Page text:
Spots in the workshop are open until June 1. Sign up can be done on line:

“This is great chance for writers at any stage of their careers to work on their craft with outstanding professional writers and peers from across the country,” said Mark Brazaitis, a professor in WVU’s Department of English and the workshop’s director. “Anyone with an interest in creative writing—poetry, fiction, or nonfiction—should sign up. No experience necessary.”

This year’s visiting writers and workshop leaders are McLain, David Hassler, Katherine Matthews Erin Murphy, and Howard Owen. They will be joined by WVU faculty Mark Brazaitis, James Harms, Renee Nicholson, and Natalie Sypolt.

In addition to “The Paris Wife,” McLain is the author of the forthcoming “Circling the Sun,” a novel about Beryl Markham, a pioneer in aviation who, in Kenya in the 1920s, was caught up in a love triangle with safari hunter Denys Finch Hatton and Karen Blixen, who (as Isak Dinesen) wrote Out of Africa.

“Paula’s new novel is bound to be a critical and popular success, and it will released about the same time as our workshop,” Brazaitis said. “The timing is perfect.”

Owen is the author of a dozen novels, including Oregon Hill, which won the 2012 Hammett Prize for best crime literature in the U.S. and Canada. Murphy is the author of six award-winning collections of poetry, and her work has been featured on Garrison Keillor’s The Writer’s Almanac.

Hassler is the director of the Wick Poetry Center at Kent State University, and Matthews is an editor at PageSpring Publishing.

For more information, contact Mark Brazaitis at 304-293-9707 or or go to the West Virginia Writers’ Workshop Web site at

15 May

Associate chair of the Department of Geology and Geography Brent McCusker has been featured in an article on ClimateWare detailing climate change. McCusker serves as co-author to the study being profiled.

“A lot of people are talking about rainy seasons ending early or having an intense dry period in the middle of the rainy season. That really wreaks havoc on people’s crops,” McCusker said. “If you look at total rainfall, you might not see the issue, until you look at weekly or monthly rainfall and the effect on crops.”

Read the full article here:

15 May

Historic log structures, like the McCoy Fort in Greenbrier County, W.Va. and many others, play a vital role in historic interpretation of a region when written records are incomplete or uncertain.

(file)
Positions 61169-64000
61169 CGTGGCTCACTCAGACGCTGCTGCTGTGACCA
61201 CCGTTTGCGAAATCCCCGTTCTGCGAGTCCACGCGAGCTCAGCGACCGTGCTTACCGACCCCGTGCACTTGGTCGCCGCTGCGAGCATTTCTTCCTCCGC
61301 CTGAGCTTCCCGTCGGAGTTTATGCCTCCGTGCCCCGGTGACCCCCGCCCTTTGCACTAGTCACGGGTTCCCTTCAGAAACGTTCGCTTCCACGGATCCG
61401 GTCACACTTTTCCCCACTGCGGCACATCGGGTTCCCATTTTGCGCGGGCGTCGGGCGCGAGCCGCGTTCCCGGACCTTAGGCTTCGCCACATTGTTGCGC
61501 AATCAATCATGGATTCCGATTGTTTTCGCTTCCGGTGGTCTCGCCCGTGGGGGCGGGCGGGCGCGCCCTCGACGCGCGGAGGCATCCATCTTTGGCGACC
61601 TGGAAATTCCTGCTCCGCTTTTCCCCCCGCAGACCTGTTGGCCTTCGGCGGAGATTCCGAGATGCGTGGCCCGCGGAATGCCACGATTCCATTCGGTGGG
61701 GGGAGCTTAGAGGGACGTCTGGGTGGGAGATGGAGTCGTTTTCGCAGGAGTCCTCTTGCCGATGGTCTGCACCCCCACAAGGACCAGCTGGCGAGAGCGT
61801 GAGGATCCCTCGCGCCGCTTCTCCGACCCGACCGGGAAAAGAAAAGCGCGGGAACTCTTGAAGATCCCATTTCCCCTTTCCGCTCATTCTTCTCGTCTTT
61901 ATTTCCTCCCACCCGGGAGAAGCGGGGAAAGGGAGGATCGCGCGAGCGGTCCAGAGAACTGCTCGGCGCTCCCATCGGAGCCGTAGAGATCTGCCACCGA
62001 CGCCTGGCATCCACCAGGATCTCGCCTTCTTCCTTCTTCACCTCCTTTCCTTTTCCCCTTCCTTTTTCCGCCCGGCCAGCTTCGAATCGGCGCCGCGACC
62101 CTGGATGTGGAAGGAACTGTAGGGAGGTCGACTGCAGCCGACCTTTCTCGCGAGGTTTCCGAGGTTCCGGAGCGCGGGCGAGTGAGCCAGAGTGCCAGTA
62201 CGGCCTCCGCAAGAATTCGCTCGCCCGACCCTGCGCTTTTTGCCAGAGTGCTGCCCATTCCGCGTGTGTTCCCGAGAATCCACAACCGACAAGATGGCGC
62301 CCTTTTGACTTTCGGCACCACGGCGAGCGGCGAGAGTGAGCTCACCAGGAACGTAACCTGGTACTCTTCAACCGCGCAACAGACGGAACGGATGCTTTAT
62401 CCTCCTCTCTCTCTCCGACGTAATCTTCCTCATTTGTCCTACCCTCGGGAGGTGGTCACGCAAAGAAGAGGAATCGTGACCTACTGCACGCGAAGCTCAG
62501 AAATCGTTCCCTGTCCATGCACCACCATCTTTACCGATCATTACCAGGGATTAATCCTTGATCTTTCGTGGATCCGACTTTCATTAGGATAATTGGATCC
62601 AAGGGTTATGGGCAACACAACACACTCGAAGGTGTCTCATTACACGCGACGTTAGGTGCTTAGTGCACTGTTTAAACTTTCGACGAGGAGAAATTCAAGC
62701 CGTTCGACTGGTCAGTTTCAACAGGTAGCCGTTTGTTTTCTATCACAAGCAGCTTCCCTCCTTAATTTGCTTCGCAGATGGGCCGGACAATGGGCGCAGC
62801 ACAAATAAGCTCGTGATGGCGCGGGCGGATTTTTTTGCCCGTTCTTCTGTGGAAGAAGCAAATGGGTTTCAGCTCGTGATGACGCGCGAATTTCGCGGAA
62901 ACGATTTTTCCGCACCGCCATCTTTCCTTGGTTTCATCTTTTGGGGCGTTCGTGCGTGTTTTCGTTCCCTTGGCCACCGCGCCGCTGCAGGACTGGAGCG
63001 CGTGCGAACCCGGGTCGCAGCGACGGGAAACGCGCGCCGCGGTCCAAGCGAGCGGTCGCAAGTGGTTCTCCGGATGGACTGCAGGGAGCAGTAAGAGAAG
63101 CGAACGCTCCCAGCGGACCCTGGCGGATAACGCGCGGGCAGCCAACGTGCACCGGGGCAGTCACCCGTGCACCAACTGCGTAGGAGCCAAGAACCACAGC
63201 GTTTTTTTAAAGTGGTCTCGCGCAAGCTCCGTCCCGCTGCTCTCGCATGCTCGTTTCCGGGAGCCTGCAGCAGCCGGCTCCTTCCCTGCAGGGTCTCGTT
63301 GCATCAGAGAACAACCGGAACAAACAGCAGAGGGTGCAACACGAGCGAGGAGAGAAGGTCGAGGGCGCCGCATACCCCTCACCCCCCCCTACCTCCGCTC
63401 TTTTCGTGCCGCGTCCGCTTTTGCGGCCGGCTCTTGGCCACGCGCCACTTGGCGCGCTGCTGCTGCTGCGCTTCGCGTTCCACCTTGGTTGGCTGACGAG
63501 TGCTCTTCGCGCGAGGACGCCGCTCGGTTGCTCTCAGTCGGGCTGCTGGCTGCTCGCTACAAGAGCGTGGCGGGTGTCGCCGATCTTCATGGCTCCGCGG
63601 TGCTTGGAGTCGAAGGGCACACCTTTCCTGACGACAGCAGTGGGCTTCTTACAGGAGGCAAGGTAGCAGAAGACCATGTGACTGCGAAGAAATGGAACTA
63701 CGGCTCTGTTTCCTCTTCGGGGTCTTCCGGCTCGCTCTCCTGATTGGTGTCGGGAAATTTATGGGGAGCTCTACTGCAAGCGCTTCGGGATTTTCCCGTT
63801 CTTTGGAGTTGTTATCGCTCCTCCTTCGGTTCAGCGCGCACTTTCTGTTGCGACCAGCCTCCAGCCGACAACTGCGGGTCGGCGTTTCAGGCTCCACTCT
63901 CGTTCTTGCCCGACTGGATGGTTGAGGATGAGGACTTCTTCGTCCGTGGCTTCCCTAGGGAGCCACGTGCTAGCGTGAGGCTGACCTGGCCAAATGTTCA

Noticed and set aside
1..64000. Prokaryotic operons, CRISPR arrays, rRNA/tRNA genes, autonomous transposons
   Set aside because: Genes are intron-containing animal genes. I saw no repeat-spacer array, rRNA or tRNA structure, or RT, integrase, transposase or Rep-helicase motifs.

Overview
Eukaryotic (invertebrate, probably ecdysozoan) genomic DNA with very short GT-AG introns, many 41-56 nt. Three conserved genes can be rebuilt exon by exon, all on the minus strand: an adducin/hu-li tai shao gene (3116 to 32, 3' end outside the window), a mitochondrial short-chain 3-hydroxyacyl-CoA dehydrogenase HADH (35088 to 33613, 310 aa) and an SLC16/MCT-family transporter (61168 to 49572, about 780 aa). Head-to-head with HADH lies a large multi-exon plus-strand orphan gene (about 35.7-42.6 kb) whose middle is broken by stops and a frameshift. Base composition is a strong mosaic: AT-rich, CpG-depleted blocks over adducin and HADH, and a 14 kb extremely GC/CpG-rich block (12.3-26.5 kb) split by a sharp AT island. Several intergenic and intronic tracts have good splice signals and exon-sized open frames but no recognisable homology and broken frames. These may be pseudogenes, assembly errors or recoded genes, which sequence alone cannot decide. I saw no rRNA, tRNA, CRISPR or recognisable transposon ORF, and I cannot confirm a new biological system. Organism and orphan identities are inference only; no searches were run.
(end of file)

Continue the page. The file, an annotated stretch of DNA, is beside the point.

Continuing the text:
Accurate construction dates improve interpretations of political, social, economic, and cultural practices during construction and allow the buildings to be tied to calendar dated historical documents.

In West Virginia, many log structures built for housing, storage, industry, and fortification during periods of great historical significance are still standing. The construction dates for many of these structures are unknown; therefore the potential significance of these structures is unrecognized.

Amy Hessl, professor of Geology at WVU, together with doctoral student Kristen de Graauw, of the Montane Forest Dynamics Lab, have received funding from the West Virginia Humanities Council to use tree rings to provide cutting dates and inferred construction dates for three undated historic log structures in West Virginia. Structures to be examined are the Barracks of Lewisburg, Old Kile Homestead of Upper Tract, and McCoy Fort of Williamsburg.

Tree-ring dating of historic structures provides an annual cutting date for structural timbers, which then promotes pride in preserving historical buildings and deepens our knowledge of a structure’s historical context.

Hessl also serves as lab coordinator for the Forest Dynamics Lab, which focuses on the interaction between climate variability, ecosystem processes, and human activities in forested systems.

To learn more about the Historic Timbers Project and follow the tree-ring dating process of these structures, visit

15 May

The Department of Forensic and Investigative Science announces the Summer 2015 season of professional and community education programs for law enforcement and forensic professionals who wish to earn continuing education credit.

May Courses
May 12-13: Basic Crime Scene Photography for Law Enforcement
May 12-14: Forensic Examination of Paint Evidence
May 14: Latent Print Development for Law Enforcement
All courses are free and if the attendee is not local, the lodge is also provided. The travel accommodations and expenses are the responsibility of the attendee. For more information on the courses and to view an agenda for each course, please visit